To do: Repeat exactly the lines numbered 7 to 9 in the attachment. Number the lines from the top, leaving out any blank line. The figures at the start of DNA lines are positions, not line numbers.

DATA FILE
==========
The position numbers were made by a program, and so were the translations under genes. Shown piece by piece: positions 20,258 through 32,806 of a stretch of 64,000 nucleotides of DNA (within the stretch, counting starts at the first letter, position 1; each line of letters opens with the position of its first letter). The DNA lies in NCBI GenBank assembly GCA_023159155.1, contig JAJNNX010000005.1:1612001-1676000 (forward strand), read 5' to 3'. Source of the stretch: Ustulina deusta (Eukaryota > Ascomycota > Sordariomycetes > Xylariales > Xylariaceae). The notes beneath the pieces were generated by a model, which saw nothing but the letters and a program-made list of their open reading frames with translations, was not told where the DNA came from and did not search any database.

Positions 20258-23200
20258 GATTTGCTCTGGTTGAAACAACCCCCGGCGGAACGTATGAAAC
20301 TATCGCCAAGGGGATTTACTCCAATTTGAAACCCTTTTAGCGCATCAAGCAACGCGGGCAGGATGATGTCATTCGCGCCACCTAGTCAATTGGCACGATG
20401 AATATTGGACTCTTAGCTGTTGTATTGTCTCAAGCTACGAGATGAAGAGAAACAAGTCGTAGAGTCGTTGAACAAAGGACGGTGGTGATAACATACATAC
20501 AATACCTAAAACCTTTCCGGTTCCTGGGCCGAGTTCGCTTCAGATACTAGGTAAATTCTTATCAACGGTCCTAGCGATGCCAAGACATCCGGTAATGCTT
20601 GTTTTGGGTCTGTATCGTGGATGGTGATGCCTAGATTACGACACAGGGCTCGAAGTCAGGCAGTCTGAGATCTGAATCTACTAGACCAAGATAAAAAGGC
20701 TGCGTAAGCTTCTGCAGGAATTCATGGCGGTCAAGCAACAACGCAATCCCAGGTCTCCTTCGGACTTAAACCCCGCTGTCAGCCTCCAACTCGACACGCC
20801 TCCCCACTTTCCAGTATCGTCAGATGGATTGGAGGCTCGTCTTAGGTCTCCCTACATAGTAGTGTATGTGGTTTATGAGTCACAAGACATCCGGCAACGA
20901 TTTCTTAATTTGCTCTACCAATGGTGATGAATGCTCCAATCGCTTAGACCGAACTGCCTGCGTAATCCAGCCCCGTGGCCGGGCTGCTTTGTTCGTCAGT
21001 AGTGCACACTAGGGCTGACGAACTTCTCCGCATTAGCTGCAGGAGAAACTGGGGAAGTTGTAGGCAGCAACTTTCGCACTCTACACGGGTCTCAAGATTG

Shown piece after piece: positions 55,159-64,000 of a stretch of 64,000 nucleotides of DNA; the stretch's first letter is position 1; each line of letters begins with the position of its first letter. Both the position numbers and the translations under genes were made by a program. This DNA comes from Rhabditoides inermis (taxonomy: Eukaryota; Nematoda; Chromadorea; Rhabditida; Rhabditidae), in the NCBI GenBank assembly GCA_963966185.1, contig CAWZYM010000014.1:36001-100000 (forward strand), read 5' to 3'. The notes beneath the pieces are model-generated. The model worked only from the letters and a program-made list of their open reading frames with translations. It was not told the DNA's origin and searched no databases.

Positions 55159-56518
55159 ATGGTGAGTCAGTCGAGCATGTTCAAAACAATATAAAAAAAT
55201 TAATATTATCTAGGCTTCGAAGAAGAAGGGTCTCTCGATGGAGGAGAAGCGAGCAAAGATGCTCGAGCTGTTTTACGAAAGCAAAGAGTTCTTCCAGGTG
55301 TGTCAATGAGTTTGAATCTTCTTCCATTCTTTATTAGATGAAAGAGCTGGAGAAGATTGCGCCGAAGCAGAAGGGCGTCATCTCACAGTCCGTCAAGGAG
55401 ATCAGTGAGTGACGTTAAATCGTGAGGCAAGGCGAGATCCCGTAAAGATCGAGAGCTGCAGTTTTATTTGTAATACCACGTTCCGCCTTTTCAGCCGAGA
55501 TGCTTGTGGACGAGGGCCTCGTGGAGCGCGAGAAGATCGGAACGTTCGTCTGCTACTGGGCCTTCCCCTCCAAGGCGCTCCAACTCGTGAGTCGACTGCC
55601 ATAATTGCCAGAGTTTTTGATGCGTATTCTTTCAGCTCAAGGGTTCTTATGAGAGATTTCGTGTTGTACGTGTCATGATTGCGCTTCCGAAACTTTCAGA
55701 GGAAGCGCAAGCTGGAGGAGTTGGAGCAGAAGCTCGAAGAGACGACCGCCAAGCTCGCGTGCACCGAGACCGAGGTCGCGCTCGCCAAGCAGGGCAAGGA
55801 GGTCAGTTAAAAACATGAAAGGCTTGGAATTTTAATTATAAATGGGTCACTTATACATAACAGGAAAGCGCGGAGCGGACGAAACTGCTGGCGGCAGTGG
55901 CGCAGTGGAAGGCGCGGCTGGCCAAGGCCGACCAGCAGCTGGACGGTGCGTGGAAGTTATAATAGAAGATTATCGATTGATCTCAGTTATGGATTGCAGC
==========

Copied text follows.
20601 GTTTTGGGTCTGTATCGTGGATGGTGATGCCTAGATTACGACACAGGGCTCGAAGTCAGGCAGTCTGAGATCTGAATCTACTAGACCAAGATAAAAAGGC
20701 TGCGTAAGCTTCTGCAGGAATTCATGGCGGTCAAGCAACAACGCAATCCCAGGTCTCCTTCGGACTTAAACCCCGCTGTCAGCCTCCAACTCGACACGCC
20801 TCCCCACTTTCCAGTATCGTCAGATGGATTGGAGGCTCGTCTTAGGTCTCCCTACATAGTAGTGTATGTGGTTTATGAGTCACAAGACATCCGGCAACGA